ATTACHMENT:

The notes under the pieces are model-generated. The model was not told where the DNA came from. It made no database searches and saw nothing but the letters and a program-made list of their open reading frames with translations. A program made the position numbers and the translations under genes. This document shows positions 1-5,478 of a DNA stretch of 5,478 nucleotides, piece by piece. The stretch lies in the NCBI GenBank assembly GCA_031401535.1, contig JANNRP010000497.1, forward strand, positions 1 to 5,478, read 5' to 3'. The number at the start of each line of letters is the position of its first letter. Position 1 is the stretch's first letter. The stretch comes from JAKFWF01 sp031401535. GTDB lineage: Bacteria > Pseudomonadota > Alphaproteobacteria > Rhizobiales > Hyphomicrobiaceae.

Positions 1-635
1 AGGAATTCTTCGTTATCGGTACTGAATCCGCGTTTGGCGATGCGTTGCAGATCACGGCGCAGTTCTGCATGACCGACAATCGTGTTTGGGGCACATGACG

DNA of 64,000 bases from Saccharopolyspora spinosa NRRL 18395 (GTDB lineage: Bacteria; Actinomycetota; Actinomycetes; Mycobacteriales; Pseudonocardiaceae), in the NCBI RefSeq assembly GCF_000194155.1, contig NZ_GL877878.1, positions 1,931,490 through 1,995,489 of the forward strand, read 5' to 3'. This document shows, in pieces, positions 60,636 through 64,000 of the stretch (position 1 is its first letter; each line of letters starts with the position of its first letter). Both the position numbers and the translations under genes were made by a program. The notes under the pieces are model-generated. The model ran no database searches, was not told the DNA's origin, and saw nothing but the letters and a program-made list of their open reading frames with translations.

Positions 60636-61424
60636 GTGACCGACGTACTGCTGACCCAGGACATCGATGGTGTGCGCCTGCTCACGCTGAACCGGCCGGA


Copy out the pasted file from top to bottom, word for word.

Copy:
The notes under the pieces are model-generated. The model was not told where the DNA came from. It made no database searches and saw nothing but the letters and a program-made list of their open reading frames with translations. A program made the position numbers and the translations under genes. This document shows positions 1-5,478 of a DNA stretch of 5,478 nucleotides, piece by piece. The stretch lies in the NCBI GenBank assembly GCA_031401535.1, contig JANNRP010000497.1, forward strand, positions 1 to 5,478, read 5' to 3'. The number at the start of each line of letters is the position of its first letter. Position 1 is the stretch's first letter. The stretch comes from JAKFWF01 sp031401535. GTDB lineage: Bacteria > Pseudomonadota > Alphaproteobacteria > Rhizobiales > Hyphomicrobiaceae.

Positions 1-635
1 AGGAATTCTTCGTTATCGGTACTGAATCCGCGTTTGGCGATGCGTTGCAGATCACGGCGCAGTTCTGCATGACCGACAATCGTGTTTGGGGCACATGACG

DNA of 64,000 bases from Saccharopolyspora spinosa NRRL 18395 (GTDB lineage: Bacteria; Actinomycetota; Actinomycetes; Mycobacteriales; Pseudonocardiaceae), in the NCBI RefSeq assembly GCF_000194155.1, contig NZ_GL877878.1, positions 1,931,490 through 1,995,489 of the forward strand, read 5' to 3'. This document shows, in pieces, positions 60,636 through 64,000 of the stretch (position 1 is its first letter; each line of letters starts with the position of its first letter). Both the position numbers and the translations under genes were made by a program. The notes under the pieces are model-generated. The model ran no database searches, was not told the DNA's origin, and saw nothing but the letters and a program-made list of their open reading frames with translations.

Positions 60636-61424
60636 GTGACCGACGTACTGCTGACCCAGGACATCGATGGTGTGCGCCTGCTCACGCTGAACCGGCCGGA